We often look to external sources for best practices, hoping that others have figured out the ideal way to accomplish something and we can simply duplicate it. But when is the last time you searched inside your organization for internal best practices? If the answer is rarely or never, read on! With a little time and intention, you can make dramatic improvements in your operations and grantmaking.
Let me give you an easy example. Swimming is a regular part of my week day exercise routine. My pool is lucky to have a wonderful lifeguard named John. Whenever the lanes are full, John helps new swimmers identify a lane and asks the lane’s occupant it he or she would mind sharing. John’s friendly manner always solicits a polite and affirmative response, eliminating any awkward moments between those in the pool and those who aren’t yet in it. It’s a terrific best practice.
So I was surprised when I swam there on a Sunday, and a different lifeguard on duty paid absolutely no attention to those wanting to share lanes. We were left to fend for ourselves and interrupt other swimmers. It became crystal clear to me that John had developed a “best practice” for his job that others could certainly emulate, but the pool management had not noticed and had not required all life guards to follow this customer-friendly protocol.
Similarly there are hidden best practices that exist among funders. Even if a staff is tiny, there’s likely to be someone who’s developed a practice that everyone can learn from. And even if you are the only staff or a donor with no employees, you probably have created some exceptional practices with some grantees that could be extended to all. These are likely to be small and informal things, developed more because of personalities and perspectives than because of any policy. For example:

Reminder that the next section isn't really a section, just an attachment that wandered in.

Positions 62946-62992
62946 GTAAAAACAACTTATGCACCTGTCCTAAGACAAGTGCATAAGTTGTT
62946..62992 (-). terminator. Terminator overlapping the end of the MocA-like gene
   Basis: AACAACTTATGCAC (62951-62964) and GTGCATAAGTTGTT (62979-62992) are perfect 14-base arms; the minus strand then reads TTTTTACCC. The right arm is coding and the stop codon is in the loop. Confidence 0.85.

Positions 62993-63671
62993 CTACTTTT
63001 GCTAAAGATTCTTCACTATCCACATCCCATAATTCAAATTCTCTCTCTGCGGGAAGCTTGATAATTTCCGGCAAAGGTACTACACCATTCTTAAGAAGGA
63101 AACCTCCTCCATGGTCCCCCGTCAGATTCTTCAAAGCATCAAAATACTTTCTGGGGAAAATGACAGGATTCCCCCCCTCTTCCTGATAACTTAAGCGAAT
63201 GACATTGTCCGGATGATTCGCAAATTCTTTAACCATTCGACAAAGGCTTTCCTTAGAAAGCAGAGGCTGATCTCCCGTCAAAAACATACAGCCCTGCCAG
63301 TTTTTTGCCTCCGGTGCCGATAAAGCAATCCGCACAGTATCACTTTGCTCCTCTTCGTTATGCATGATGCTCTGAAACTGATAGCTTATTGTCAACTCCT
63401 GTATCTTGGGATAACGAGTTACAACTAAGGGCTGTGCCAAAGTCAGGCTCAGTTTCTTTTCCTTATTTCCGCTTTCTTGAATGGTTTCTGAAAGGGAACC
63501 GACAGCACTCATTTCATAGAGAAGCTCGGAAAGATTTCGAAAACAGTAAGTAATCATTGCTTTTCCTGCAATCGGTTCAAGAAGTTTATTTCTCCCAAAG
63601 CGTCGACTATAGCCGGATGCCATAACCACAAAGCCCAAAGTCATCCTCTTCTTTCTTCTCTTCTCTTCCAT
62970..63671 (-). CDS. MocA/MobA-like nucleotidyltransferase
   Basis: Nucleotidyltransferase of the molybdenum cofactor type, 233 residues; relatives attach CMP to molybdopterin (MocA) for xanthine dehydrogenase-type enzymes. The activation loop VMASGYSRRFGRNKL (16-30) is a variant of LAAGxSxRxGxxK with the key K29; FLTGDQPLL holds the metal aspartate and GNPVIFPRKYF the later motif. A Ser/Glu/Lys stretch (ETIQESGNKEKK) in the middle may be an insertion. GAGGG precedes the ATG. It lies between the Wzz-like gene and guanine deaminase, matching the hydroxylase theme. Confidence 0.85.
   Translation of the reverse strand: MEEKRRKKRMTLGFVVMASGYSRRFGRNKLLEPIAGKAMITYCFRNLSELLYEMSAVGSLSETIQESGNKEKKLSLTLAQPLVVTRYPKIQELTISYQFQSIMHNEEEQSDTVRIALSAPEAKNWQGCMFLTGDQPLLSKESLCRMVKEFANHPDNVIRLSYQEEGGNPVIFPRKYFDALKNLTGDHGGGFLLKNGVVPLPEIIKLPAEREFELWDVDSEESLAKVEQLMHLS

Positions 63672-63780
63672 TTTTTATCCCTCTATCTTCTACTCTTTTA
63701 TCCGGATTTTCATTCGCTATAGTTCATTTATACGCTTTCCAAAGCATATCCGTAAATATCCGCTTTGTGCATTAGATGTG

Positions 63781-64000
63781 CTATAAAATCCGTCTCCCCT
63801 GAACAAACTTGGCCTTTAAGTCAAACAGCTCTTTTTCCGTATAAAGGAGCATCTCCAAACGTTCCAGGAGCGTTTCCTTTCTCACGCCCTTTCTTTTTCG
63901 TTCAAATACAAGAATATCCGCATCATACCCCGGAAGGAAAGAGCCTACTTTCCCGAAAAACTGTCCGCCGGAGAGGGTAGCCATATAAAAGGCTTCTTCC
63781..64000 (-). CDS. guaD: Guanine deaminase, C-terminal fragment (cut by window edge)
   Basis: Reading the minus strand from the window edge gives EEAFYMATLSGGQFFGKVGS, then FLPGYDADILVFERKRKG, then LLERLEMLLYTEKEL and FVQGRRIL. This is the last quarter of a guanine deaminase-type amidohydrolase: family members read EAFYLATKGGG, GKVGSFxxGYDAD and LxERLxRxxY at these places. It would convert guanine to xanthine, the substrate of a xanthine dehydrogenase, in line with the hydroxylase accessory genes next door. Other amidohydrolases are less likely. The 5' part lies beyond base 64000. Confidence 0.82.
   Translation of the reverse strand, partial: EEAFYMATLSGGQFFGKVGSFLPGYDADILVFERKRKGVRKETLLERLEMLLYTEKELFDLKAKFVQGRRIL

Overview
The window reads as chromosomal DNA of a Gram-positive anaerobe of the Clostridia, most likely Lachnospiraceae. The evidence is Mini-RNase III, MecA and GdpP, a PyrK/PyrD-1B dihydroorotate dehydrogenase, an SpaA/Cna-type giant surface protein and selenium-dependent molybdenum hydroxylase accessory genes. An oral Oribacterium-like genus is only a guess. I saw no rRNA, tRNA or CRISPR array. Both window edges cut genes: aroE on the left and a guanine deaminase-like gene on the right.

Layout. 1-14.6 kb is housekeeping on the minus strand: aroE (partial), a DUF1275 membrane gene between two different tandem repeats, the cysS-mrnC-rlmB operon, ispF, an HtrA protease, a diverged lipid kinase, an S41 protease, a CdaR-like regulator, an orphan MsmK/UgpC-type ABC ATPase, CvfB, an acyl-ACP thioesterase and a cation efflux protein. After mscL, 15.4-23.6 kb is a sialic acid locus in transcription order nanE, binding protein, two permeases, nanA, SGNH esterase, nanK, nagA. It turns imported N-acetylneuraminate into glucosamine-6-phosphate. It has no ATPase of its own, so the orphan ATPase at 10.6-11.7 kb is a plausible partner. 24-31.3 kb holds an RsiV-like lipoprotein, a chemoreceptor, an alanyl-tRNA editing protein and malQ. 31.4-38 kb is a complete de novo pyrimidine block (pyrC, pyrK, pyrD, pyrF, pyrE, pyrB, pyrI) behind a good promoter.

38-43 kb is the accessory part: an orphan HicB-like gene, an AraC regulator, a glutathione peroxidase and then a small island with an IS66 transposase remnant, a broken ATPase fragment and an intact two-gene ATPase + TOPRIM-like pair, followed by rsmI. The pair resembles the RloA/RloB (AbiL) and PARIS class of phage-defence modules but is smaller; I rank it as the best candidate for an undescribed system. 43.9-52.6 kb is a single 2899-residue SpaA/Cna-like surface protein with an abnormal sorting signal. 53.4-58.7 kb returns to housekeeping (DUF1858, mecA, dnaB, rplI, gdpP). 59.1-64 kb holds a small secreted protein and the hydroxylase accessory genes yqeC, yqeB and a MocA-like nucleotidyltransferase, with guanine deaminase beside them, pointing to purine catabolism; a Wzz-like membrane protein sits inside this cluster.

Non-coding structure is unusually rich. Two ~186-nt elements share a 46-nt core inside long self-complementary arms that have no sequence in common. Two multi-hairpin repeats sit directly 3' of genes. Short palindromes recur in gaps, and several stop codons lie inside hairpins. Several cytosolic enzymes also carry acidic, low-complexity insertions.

- A funding initiative that successfully exited after building the field.
- A board member who spends one morning a month having coffee with different nonprofit leaders to better understand the lay of the land.
- A program team that reads a new article each month and discusses its implications for the team’s grantmaking strategies.
- A senior leader who regularly helps her staff identify ways to streamline their work.
- A committee that regularly generates, tests and implements new innovations.
- A program officer who maintains lists of potential connections and resources that may be useful to nonprofits, and sends this information along with a personalized, hand-written note to grantseekers who are turned down.
These things may seem like small touches, but they can have big impact in terms of the experiences and impressions that are created about a funder. And chances are, there are other hidden best practices at work in your organization right now. Go find them and elevate them so that you and your team can learn and improve your practices and policies accordingly.
Kris Putnam-Walkerly, MSW, has helped to transform the impact of top global philanthropies for over 18 years. She was recently inducted into the Million Dollar Consultant Hall of Fame, one of only six consultants chosen in 2017. In 2016 she was named one of America’s Top 25 Philanthropy Speakers, and authored the book Confident Giving: Sage Advice for Funders, which was named one of “The 10 Best Corporate Social Responsibility Books.” For more ideas, tips and tools to improve your giving, visit Putnam Consulting Group to read an article, listen to a podcast, or check out a case study.
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